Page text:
Quote:
Originally Posted by tony359 View Post
Now, I appreciate the proper way to reflow a large chip is NOT by using a hot air station. However, I don't want to invest in a proper reflow machine simply because I won't be using it a lot.

The question for the community is: is it worth investing in a better hot air machine, one which delivers a more even flow of hot air and also maybe one which has a higher flow available for using with those larger nozzles?

Thanks for your input!
Many hot air stations use hot air instead of IR for the top heater.
Get yourself a decent hot air station like the Atten ST-862D or Quick 861D, they are more than capable of reflowing with 1200W.
My Atten also makes removing HDMI sockets so much easier than my old hot air.
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Old 12-25-2021, 02:15 PM   #3
tony359
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Default Re: Reflow equipment

ah, interesting as hot air used as top element.

Those seem to be within my budget - I see the Quick 861DE has 200L airflow which is probably more suitable for the larger nozzle, what do you think? (turns out my Aoyue is 23L/m so probably even the 120L model should do LOL)

I'm watching Louis Rossman review of those

Last edited by tony359; 12-25-2021 at 02:23 PM..
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Old 12-25-2021, 04:01 PM   #4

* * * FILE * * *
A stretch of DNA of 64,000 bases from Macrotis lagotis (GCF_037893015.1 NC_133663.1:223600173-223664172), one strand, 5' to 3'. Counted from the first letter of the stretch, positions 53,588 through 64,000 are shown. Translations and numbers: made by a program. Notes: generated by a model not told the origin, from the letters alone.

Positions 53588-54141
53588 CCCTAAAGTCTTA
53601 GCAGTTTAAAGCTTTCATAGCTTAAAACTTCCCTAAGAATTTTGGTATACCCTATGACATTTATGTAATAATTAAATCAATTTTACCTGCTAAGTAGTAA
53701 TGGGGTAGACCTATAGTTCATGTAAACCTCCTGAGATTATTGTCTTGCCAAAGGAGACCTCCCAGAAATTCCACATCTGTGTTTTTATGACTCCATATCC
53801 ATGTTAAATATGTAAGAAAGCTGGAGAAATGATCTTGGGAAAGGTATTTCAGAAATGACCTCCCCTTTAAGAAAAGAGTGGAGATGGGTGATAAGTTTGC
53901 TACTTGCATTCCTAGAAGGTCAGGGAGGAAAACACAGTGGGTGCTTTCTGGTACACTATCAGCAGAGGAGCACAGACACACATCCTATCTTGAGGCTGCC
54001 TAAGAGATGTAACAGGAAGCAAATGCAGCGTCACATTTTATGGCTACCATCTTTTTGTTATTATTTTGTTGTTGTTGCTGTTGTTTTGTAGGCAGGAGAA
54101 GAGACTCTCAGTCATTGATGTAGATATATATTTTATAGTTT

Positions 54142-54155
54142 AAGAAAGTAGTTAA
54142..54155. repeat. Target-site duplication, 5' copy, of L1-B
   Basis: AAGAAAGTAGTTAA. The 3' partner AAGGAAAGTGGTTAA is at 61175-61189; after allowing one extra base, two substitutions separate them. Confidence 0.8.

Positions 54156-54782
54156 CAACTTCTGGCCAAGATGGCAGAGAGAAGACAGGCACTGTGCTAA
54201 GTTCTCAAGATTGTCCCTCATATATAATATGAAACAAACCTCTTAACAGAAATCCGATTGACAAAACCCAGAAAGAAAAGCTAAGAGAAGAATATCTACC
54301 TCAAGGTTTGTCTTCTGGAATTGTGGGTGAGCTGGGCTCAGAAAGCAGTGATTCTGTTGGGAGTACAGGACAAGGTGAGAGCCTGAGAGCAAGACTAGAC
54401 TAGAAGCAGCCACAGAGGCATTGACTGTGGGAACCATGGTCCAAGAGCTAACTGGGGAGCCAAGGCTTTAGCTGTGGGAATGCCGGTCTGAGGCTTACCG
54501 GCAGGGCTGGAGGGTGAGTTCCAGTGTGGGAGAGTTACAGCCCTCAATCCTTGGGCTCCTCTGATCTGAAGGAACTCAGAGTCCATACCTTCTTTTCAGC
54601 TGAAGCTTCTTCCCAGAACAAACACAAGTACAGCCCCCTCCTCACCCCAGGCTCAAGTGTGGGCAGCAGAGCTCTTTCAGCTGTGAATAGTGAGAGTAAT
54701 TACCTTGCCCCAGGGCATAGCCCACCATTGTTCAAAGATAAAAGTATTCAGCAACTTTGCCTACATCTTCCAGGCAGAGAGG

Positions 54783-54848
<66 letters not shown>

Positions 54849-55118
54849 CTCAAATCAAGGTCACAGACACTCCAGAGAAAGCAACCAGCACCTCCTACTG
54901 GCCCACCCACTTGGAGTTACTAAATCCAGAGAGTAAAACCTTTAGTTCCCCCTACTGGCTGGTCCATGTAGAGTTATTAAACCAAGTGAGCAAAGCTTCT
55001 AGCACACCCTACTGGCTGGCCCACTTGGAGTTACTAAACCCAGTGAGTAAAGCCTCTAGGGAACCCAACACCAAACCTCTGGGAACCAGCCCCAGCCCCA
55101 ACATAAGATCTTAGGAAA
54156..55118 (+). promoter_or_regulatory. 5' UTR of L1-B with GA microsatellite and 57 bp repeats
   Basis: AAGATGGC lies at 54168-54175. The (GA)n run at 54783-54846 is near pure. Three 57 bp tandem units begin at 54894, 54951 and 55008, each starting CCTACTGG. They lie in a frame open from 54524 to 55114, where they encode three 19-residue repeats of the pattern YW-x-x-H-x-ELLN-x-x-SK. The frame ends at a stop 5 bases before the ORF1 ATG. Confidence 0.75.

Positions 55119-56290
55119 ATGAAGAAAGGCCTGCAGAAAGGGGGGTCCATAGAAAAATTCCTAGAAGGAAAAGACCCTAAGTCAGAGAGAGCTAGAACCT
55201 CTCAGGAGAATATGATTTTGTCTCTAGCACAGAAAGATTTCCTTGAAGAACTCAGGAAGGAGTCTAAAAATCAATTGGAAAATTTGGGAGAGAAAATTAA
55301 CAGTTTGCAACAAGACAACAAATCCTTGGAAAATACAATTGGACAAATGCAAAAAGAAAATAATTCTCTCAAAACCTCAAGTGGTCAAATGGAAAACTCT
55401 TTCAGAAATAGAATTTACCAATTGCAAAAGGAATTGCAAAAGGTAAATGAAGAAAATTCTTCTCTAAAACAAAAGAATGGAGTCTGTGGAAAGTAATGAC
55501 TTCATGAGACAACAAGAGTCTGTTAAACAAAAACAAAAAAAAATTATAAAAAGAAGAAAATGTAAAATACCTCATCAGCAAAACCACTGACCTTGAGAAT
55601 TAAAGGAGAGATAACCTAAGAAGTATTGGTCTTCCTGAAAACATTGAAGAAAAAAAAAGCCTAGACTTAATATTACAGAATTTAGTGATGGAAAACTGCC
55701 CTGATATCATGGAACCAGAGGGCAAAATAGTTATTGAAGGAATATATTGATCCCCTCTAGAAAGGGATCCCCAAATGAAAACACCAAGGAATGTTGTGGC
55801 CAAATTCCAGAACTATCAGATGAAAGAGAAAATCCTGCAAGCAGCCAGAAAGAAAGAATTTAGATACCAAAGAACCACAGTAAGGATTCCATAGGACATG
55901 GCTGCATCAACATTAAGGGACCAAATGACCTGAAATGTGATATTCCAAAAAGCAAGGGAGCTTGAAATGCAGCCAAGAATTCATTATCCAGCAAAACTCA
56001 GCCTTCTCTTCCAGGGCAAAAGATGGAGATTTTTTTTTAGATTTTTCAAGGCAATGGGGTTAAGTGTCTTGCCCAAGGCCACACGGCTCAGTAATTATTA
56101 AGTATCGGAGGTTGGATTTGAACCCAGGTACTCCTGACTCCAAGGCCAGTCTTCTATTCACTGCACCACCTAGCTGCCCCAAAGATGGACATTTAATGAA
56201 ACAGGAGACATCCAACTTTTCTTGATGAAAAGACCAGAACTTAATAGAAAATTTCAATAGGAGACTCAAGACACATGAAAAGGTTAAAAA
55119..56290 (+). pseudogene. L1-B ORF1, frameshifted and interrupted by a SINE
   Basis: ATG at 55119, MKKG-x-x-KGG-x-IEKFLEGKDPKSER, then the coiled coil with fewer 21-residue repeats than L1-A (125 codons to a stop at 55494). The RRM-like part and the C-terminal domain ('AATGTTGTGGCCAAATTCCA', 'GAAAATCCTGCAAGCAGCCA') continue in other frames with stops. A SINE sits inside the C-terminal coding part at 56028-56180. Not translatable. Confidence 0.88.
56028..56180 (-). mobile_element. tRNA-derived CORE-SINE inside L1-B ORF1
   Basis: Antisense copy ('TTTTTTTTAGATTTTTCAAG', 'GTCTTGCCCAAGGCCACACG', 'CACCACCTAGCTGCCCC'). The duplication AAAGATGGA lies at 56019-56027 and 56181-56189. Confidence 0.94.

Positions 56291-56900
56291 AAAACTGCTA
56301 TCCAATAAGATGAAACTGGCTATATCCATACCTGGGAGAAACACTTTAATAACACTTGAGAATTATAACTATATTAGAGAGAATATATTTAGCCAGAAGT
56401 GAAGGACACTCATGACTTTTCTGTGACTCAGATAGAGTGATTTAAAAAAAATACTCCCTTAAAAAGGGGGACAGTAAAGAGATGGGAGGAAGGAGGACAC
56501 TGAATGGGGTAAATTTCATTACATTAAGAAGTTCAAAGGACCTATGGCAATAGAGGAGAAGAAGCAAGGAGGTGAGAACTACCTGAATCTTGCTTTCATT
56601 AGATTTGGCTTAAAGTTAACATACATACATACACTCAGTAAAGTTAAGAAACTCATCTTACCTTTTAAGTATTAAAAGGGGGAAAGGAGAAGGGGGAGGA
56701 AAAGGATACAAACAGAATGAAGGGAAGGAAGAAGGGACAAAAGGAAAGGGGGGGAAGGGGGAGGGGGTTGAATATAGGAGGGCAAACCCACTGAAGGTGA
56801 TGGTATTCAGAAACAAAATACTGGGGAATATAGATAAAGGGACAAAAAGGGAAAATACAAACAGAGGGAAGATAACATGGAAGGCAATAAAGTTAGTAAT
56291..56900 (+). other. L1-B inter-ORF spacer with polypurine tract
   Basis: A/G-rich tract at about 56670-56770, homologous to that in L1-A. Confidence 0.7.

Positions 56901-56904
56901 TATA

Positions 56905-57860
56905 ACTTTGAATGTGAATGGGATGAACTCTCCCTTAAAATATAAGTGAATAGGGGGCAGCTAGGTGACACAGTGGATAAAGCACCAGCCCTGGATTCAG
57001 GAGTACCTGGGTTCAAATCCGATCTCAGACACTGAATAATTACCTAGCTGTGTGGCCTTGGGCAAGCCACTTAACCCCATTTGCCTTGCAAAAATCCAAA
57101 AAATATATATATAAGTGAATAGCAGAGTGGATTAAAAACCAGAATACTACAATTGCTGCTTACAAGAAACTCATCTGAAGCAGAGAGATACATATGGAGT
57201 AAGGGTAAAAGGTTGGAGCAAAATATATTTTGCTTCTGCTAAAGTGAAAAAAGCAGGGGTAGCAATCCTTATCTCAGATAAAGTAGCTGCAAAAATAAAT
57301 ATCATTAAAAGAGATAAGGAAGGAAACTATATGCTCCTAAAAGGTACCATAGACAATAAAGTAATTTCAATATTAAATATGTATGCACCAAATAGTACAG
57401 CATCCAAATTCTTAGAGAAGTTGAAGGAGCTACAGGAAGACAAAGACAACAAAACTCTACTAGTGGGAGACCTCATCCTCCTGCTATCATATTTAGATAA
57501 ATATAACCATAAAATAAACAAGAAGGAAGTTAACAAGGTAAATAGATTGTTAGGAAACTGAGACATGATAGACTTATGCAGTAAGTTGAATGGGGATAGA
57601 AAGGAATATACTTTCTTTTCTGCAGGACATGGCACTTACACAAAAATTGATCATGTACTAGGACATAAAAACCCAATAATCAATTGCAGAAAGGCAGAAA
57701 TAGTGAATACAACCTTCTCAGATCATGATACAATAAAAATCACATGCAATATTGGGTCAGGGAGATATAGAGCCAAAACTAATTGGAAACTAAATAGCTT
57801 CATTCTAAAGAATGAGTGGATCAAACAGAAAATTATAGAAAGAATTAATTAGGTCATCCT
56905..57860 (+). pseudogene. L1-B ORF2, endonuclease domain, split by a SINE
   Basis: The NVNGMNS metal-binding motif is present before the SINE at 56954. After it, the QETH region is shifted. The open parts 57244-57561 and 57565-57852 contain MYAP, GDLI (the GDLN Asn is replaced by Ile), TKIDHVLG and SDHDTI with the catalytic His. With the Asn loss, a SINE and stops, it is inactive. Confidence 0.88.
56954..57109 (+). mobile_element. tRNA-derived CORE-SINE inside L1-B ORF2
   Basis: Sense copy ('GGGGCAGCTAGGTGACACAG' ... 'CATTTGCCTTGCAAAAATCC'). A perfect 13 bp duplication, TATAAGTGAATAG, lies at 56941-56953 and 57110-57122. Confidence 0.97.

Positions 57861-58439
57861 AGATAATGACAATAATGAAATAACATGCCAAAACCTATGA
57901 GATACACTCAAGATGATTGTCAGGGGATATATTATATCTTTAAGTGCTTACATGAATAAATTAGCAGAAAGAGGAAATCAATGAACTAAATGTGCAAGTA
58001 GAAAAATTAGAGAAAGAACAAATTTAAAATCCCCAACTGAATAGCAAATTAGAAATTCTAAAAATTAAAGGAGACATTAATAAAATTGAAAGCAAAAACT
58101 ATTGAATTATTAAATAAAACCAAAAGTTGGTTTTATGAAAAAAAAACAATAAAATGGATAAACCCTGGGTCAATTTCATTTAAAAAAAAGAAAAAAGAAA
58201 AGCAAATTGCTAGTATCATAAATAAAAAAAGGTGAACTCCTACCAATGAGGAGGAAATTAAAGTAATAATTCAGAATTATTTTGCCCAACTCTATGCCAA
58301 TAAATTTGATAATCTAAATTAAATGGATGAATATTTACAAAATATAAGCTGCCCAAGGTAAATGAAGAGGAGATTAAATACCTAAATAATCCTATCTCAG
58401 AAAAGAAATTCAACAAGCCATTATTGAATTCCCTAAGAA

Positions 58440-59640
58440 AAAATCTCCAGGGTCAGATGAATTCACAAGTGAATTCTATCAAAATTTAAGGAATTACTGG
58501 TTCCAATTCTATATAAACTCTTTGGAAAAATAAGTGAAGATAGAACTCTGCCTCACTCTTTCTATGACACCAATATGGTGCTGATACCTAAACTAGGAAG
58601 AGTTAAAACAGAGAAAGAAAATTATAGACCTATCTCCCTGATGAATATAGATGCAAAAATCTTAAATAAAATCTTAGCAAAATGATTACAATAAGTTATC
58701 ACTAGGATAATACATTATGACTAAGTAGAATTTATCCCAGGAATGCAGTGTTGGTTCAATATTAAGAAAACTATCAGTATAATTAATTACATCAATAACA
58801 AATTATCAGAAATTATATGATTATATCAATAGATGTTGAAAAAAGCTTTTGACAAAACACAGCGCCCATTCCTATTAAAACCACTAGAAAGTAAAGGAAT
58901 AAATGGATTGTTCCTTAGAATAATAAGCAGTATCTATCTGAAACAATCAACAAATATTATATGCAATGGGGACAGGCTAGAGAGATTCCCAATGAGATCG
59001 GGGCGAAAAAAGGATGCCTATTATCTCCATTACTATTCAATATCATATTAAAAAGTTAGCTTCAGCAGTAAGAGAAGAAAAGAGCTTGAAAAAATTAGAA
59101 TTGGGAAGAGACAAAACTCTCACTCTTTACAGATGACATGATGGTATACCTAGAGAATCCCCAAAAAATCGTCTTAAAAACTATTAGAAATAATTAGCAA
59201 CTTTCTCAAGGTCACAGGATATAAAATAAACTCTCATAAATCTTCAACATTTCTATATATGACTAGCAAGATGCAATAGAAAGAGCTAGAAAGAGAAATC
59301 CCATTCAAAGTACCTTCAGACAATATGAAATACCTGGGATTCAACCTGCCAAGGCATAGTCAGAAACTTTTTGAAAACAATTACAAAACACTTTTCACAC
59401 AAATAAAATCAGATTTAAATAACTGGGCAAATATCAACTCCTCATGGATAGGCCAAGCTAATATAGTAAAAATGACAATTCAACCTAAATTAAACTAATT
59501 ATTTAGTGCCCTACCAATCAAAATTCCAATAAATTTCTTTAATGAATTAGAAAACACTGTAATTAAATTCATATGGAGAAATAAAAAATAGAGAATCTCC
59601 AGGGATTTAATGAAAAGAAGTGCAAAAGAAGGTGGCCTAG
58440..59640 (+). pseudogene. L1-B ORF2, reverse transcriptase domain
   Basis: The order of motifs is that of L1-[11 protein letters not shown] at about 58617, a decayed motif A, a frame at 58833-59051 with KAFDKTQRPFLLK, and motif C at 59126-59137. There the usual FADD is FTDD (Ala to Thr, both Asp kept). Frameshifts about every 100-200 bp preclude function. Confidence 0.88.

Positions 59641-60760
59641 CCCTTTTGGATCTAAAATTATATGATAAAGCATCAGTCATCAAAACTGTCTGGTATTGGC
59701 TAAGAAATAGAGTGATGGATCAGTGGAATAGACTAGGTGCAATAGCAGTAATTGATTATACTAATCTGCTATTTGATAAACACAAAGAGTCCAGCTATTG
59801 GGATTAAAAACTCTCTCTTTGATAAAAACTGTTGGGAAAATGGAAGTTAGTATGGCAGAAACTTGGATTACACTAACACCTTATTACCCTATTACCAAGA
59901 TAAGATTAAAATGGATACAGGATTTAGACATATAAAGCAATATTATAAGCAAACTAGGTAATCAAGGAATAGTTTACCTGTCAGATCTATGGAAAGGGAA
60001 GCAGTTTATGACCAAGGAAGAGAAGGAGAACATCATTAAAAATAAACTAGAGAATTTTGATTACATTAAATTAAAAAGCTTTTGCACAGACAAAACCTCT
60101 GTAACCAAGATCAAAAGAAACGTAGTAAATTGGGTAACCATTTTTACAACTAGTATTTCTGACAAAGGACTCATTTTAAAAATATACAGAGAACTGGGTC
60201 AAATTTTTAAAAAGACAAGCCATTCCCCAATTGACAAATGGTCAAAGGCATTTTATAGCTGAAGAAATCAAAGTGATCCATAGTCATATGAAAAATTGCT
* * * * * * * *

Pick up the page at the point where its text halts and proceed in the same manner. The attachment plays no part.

diif
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Default Re: Reflow equipment

Yeah, I don't have my speed past 30%.
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Old 12-25-2021, 04:24 PM   #5
tony359
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Default Re: Reflow equipment

what about larger BGA's? Shall I use the larger nozzle - which is basically the same diameter of the wand - and increase the flow?
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Old 12-25-2021, 05:21 PM   #6
diif
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Default Re: Reflow equipment

I'd use the 22mm universal nozzle that comes with some Atten kits, if i was using it for BGA rework. Have a practice with some scrap boards to work out the necessary temperature, distance and air speed to as closely follow a reflow profile as possible.
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Old 12-26-2021, 05:06 AM   #7
tony359